Ultra-high-net-worth U.S. taxable families have a busy fall ahead with choosing how to best utilize the remaining portion of their lifetime exemption gifts. The question families and their advisors face imminently is how much, if any, of their remaining $11.58 million lifetime gift tax exclusion gift to use.
Under current law, a U.S. citizen or resident generally would owe, at death, U.S. estate taxes (levied at a 40% federal tax rate, as well as any applicable state estate or inheritance taxes [subject to jurisdiction]) on assets in excess of $11.58 million, or $23.16 million for a married couple, that are left to their heirs. The law currently also allows a taxpayer to gift that amount to their heirs during their lifetime without having to pay gift taxes (also currently levied at a 40% federal tax rate).
The maximum amount that can be given away, either during lifetime or at death, free of U.S. gift and estate tax has been increasing over the past few decades. In 1997, that amount was $600,000. It became $1 million in 2002, $5 million in 2011, and $11.18 million in 2018. Under the current law, the exemption amount is scheduled to revert to $5 million (inflation-adjusted) on Jan. 1, 2026. Thus, even with no change to current tax law, it would be prudent to utilize one’s lifetime exemption amount before the reduction takes place in 2026.
Further complicating matters is the need for the federal government to raise tax revenue given a debt-to-GDP ratio that is estimated to surpass World War II levels. In response, there have been a variety of proposals circulating Capitol Hill. They range from repealing the rule that allows for the basis of assets to be “stepped up” from their cost to their fair market value as of the date of death, to a significant reduction in the lifetime exemption amounts, to a full repeal of the 2017 Tax Act.
Given the uncertainty around future transfer tax regimes, many of the families that can make lifetime exemption gifts will do so prior to the end of this calendar year.
Once assets are gifted to trust, those assets are generally taxable to the grantor (who is also usually the person who makes the gift). While there are some estate tax benefits for the grantor paying income taxes on behalf of the trust and its beneficiaries, most families, all things considered, would love to find ways to compound the assets with as little income tax friction as possible.
Enter Private Placement Life Insurance (or as it is often abbreviated “PPLI”). PPLI is an institutionally priced life insurance policy. The taxation of life insurance allows for assets (premium deposits) within the policy to grow on a tax-deferred basis during the lifetime of the insured. At the death of the insured, any amount of capital invested plus whatever life insurance risk is placed in the market pay out income tax-free to the policy beneficiary.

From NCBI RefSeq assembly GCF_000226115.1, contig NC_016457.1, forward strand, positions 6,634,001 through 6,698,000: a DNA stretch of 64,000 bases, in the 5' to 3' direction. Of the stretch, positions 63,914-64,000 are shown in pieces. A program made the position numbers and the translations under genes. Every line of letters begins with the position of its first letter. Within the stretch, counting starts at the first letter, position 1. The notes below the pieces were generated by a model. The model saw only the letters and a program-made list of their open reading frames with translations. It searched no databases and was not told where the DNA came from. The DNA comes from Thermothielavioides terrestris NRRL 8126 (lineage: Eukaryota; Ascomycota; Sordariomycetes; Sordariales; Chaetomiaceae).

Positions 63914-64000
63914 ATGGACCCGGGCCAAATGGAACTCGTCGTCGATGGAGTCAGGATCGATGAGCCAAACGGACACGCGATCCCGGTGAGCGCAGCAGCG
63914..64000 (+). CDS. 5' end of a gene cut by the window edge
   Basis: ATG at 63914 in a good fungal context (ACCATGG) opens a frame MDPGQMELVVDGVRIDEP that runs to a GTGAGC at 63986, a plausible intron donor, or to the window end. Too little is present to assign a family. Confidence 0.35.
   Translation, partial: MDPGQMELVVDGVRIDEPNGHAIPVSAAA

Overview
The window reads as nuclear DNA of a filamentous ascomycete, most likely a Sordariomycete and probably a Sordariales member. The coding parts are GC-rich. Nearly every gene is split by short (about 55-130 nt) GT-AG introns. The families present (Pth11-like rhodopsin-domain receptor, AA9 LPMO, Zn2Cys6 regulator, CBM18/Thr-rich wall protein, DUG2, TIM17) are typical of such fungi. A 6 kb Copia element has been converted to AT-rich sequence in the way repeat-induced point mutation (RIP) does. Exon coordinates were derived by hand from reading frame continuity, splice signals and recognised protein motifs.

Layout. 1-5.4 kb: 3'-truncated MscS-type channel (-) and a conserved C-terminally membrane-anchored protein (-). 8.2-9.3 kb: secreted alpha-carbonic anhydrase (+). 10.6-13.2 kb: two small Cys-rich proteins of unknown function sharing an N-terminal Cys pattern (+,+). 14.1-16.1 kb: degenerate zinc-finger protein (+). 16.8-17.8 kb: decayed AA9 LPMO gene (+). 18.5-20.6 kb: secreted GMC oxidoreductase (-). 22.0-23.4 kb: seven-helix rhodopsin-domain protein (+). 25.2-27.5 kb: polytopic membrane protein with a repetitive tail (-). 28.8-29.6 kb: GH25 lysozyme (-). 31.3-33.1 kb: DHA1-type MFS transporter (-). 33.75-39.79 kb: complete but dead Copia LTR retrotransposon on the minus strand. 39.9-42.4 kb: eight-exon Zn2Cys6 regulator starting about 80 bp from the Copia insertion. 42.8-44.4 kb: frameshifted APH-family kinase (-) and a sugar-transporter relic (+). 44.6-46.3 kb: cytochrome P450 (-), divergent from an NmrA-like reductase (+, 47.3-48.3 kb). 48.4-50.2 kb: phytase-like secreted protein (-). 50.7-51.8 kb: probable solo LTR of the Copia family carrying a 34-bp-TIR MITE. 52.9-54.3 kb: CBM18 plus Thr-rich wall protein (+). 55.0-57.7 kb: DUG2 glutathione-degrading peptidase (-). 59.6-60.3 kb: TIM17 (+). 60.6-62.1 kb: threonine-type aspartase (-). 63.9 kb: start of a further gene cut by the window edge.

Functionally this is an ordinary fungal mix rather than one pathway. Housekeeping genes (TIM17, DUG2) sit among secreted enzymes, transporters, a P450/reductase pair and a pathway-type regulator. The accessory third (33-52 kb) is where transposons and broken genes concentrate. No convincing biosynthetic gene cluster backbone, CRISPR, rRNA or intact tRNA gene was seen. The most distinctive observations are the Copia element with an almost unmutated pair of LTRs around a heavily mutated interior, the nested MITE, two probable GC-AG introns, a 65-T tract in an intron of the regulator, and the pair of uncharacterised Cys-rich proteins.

In the past decade, investments eligible within PPLI structures have grown and now cover nearly any asset class an institutional investor would desire. Under a PPLI structure, investors can access alternatives such as private credit, hedge funds and private equity as well as registered investments like actively managed mutual funds and passive index funds that each grow tax-free and provide investors with compounding wealth. The growth of PPLI may be best evidenced by the growing investment landscape. SALI Fund Services, the largest Insurance-Dedicated Fund (IDF) administrator for the private placement life insurance and annuity industry, recently reported that there are over 200 non-registered IDFs, or alternatives funds, and 400 registered funds (mutual and index funds) available for investors today.
The annualized cost of PPLI (while highly variable) averages around 50 basis points over the lifetime of the insured (higher in the early years and lower in the later years). Said another way, 50 basis points per year in PPLI fees can eliminate taxation on investment gains for the lifetime of the insured. The math is quite impressive at current tax rates but appears even more compelling when one considers the potential for higher income tax rates as the government looks to raise tax revenue.
PPLI (like all life insurance) by itself has terrific income tax benefits but no inherent estate tax benefits. A PPLI policy owned personally is included in one’s estate. The best practice is to find a source of capital outside of the investor’s taxable estate, likely in trust or partnership, that can own the PPLI policy. Given the income and estate tax benefits of PPLI owned in trust, many high net worth families contemplating and executing lifetime exemption gifts before year-end should consider utilizing PPLI as a tool to gain the greatest leverage out of these gifts for their beneficiaries. Coupling a lifetime exemption gift with an intrafamily loan can allow an even greater premium deposit into a trust owned PPLI.
Aaron Abrahms is a principal at Winged Keel Group and Matthew Wosk is a founder, partner, and CEO of Proficio Capital Partners.
Winged Keel Group is independently owned and operated. Securities offered through M Holdings Securities, Inc., a Registered Broker/Dealer, Member FINRA/SIPC.